They’re still grooming this one for the big time. The Defense Department (DoD) is still readying the Joint Enterprise Defense Infrastructure (JEDI) contract, to be competed for by all the biggest cloud providers in the market. This DoD-wide enterprise cloud contract, according the CIO Dana Deasy, “will lay the foundation for so many future warfighting capabilities.” JEDI is one Golden Boy that has a big billing to live up to.

The Old Guard Is on Its Way Out

The press did not treat one of the greats kindly. Lionel Messi, perhaps the best soccer player of this generation, was maligned for his inability to get it done this year in Russia. Despite his many accolades and domestic league accomplishments, some questioned his leadership and asked if he’d lost a step.

The other Galactico, Cristiano Ronaldo, got off to a blistering start before his nation’s team faded in the tournament. Then he sent shockwaves across the world by announcing his transfer from long-time club Real Madrid to Italian giant Juventus. Nothing is sacred. Everything is subject to change. That’s the word from world soccer.

So, too, with Federal IT. We’ve gotten a lot of great use out of our legacy IT systems, but their time has come and gone. IT modernization brings with it an acknowledgement that the things of the past must indeed pass on. Messi’s history with the Argentina squad casts doubts for 2022. Ronaldo will be 37 years old next time.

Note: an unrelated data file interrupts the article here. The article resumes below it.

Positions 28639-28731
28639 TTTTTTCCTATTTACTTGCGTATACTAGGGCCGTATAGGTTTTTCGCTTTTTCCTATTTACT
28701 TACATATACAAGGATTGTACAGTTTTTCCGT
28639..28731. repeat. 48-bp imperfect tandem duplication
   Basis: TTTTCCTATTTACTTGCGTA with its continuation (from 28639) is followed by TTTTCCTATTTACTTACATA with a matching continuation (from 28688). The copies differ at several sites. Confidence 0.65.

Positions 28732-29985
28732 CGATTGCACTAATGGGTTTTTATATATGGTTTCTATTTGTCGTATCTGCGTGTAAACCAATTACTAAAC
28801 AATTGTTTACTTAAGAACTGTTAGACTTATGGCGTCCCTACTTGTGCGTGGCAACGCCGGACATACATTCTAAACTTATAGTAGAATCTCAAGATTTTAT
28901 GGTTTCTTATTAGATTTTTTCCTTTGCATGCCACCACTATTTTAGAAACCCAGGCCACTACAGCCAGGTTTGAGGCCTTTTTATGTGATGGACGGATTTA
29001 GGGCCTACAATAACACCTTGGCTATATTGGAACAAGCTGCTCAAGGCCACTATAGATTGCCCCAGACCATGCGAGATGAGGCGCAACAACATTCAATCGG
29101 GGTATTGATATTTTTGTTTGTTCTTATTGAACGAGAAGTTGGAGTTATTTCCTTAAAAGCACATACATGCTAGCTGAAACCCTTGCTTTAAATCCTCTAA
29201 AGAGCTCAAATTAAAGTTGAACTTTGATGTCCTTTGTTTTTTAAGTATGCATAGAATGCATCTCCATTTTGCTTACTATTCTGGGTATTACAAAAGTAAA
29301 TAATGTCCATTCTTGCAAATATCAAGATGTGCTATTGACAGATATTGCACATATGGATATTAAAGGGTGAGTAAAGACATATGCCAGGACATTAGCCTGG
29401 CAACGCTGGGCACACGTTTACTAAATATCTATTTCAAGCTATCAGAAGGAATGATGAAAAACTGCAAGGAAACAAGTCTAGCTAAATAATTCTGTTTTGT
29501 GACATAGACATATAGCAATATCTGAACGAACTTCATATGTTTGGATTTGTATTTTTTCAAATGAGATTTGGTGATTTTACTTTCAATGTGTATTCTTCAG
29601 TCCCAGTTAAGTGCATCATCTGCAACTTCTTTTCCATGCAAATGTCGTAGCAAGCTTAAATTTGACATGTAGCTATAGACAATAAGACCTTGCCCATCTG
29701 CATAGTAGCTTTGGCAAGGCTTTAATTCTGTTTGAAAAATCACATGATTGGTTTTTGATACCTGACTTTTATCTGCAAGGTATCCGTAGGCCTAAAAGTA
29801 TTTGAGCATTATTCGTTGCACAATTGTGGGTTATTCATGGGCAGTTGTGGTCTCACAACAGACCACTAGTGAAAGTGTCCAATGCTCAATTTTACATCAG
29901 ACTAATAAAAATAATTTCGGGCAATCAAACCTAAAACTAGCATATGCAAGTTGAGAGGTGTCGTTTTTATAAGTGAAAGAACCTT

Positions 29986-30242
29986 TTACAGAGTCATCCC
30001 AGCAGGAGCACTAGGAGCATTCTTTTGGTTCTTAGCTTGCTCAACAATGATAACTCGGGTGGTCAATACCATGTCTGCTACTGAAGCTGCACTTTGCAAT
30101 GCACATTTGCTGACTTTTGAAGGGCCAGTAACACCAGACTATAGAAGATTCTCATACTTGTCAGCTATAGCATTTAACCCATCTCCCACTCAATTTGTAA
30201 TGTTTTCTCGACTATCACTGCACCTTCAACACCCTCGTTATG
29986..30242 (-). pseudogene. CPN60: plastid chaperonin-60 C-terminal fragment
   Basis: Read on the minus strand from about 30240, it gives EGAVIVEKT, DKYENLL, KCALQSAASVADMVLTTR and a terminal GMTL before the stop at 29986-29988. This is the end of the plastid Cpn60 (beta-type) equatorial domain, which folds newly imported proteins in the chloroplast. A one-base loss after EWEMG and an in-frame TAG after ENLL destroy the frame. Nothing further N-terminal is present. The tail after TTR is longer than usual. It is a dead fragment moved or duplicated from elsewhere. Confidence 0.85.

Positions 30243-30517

And like the push to close enterprise data centers in the Federal government, we know that the things that have once served us faithfully must one day make way for change. In four years, Federal IT modernization could see us bid adieu to many of those things.

Is the Field Expanding, and Is It Ethical?

Thirty-two nations represent a sizeable tally for a world tournament, but the number still leaves some out in the cold–Americans are still licking their wounds. FIFA has been hinting at the possibility of expanding the tournament to 48 teams in 2022, and it’s sounding like a distinct possibility.

The Federal government continues to expand the playing field as well. DoD has opened a Joint Artificial Intelligence Center to expand on technologies the warfighter can use to defend the country.